7. Humility

Standing before the mighty rushing Nile, right where it crashes northward over falls that are too dangerous to raft, one can't help but have an appropriate sense of one's own smallness in this world.  Playing with children who will most likely never own a brand new toy in their life, but give you a prized Barbie doll head because they want to give you a gift is humbling.  Gazing up into the sky and still not seeing the tops of the glorious trees in majestic forests shouts in a whisper that there is an amazing, creative author of this world and we are just one, though dearly loved, individual in a great span of time.

8. Good memories

This is different than #4 above. We traveled places for Petunia to have fun long before she would have been able to develop any lasting memory of it. Fun is important in its own right. However, fun lived again through memories, and not just fun but wonder, sadness, excitement, even a little fear, discovery, anticipation...these...these are treasures. I cannot overstate the times a smile has caught my lips unawares or a sudden tightening of the chest brought on by a song, a smell, a sight, hearing a name, or reading a phrase that to me will always be linked to a certain memory of other times and places usually, in my case, experienced through travel. My life is richer in layers because of these memories and I wish for Petunia to have all her heart can hold.


9. A broader perspective

The more we become interconnected through social media, the more I learn about how others feel on a wide variety of topics, many of them ridiculously mundane, but others of great import.  Many times I've read the opinion of someone that I generally find to be well mannered and fairly well educated on an important topic and thought to myself, "They just really have no idea."  And that's not mean; it's just true that, often, they really just do not have an idea of the other side of the argument. It's very easy to live life in a single state or two, grow up with people like you, travel only to places that cater to people like you and then espouse opinions and make declarations on social media or real life without ever understanding where the proponents of the other side of the argument are even coming from. To be clear, in this home, we hold some strong opinions. On the other hand, we want Petunia to meet people and go places that aren't in the least like us or like home. I want her to meet--and know--people of different races, religions, cultures, political parties, socio-economic levels and more.  I want her to have a perspective on this whole wide world and all the people that the issues affect.  I want her to grow up into a young woman who holds her own very strong opinions and beliefs and will defend them, but not because she doesn't realize there are other ways to think.  I want her to confidently go on with her choices because she believes they are right, not because she believes that people who hold differing opinions are dumb.  I want her to grow up and be known for what she is for rather than what she is against.  And I want the same for her parents.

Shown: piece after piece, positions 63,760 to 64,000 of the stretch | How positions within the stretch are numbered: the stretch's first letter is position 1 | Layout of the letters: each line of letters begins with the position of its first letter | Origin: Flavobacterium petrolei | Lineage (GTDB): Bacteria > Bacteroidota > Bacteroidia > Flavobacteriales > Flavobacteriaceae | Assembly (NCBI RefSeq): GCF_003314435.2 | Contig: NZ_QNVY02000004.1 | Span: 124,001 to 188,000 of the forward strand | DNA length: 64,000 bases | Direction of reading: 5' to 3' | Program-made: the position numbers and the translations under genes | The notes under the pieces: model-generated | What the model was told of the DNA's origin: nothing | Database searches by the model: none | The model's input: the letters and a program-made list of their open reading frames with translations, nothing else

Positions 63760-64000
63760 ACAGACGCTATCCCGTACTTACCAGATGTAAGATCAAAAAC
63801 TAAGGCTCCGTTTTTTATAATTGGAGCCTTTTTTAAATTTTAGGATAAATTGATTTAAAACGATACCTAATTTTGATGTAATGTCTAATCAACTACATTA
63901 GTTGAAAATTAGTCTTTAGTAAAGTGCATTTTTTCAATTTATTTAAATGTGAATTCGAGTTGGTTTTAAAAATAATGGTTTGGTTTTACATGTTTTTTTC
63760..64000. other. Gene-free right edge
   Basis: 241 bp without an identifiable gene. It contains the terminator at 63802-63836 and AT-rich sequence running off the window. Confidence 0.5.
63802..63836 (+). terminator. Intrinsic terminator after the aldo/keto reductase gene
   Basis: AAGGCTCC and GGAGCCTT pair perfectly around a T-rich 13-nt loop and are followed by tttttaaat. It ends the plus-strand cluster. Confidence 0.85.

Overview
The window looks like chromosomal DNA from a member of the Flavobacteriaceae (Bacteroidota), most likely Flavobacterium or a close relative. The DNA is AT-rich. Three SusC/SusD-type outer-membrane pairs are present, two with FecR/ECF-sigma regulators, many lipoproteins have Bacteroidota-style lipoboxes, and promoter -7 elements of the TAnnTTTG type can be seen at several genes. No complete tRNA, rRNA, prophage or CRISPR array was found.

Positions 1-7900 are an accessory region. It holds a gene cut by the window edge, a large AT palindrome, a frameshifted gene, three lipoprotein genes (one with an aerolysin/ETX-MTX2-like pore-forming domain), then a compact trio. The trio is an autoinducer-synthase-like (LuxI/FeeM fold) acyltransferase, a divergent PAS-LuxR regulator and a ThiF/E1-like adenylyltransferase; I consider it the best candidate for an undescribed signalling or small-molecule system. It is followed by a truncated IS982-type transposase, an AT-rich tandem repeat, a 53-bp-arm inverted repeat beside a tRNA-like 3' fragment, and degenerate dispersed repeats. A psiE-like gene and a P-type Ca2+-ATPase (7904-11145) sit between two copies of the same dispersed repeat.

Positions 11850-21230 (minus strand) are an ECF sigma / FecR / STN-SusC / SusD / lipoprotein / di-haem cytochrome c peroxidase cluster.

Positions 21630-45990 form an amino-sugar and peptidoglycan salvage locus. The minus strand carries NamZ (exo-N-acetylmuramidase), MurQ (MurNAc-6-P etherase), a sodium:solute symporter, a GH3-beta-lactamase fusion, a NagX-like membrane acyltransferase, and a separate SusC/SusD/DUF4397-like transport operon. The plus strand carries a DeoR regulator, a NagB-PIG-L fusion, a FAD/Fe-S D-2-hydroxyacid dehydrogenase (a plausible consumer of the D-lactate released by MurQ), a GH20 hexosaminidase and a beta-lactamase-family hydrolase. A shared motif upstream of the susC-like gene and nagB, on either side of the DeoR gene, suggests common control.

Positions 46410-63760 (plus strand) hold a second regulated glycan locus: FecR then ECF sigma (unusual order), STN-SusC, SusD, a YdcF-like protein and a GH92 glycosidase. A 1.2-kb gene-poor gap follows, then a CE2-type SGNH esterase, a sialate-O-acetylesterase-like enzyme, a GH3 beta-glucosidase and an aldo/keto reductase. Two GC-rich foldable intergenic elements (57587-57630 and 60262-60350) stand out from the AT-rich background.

What's on your list?  Please share because I very likely want them on my list, too.

Memory Monday: A wide stretch of soft sand and a STARFISH

Beach, Life lessons, Memory MondayNancy2 Comments

Disneyworld Jimmy wedding Oct 2011 505The Florda beach.

Ahhhh, just typing those words bring about a sense of calm, not to mention the joy that comes from looking at the soft sand and gorgeous light (okay, and precious little girl) in the picture above.

This memory was born  from getting to attend the wedding of a good friend a few years ago. It's the trip that allowed us to add the couple days of Disney I wrote about here.  As we were long time friends of the groom, Mark was a groomsman and I was there just as a guest.  However, to my surprise and pleasure, my past wedding-coordinating experience had reason to be needed and I got to play a role in the wedding, after all.

I was happy to just be useful.  The bride, however, who is gracious and kind, insisted on giving me a necklace for my time. I tried to refuse, saying no gift was necessary, but I could see she really wanted to give it, so I accepted gratefully.

In keeping with the beach location, the necklace I received was a beautiful silver, sparkly starfish.  The piece of jewelry was lovely in its own right, but the bride, who I was just getting to know, could not have known that I love starfish!  I don't love starfish in a 'collect them, wear them, decorate with them' sort of way. I just deep down have a fascination with the creatures because of a story I heard long ago that sticks with me right down in my soul and has had provided the inspiration I have needed to draw upon at uncertain moments.

To close this Memory Monday, let me share that story with you and ask you, please share this post with others if you know someone who might need this story today.

The Starfish Story

A young man is walking along the ocean and sees a beach on which thousands and thousands of starfish have washed ashore. Further along he sees an old man, walking slowly and stooping often, picking up one starfish after another and tossing each one gently into the ocean.

“Why are you throwing starfish into the ocean?,” he asks.

“Because the sun is up and the tide is going out and if I don’t throw them further in they will die.”

“But, old man, don’t you realize there are miles and miles of beach and starfish all along it! You can’t possibly save them all, you can’t even save one-tenth of them. In fact, even if you work all day, your efforts won’t make any difference at all.”

The old man listened calmly and then bent down to pick up another starfish and threw it into the sea. “It made a difference to that one.”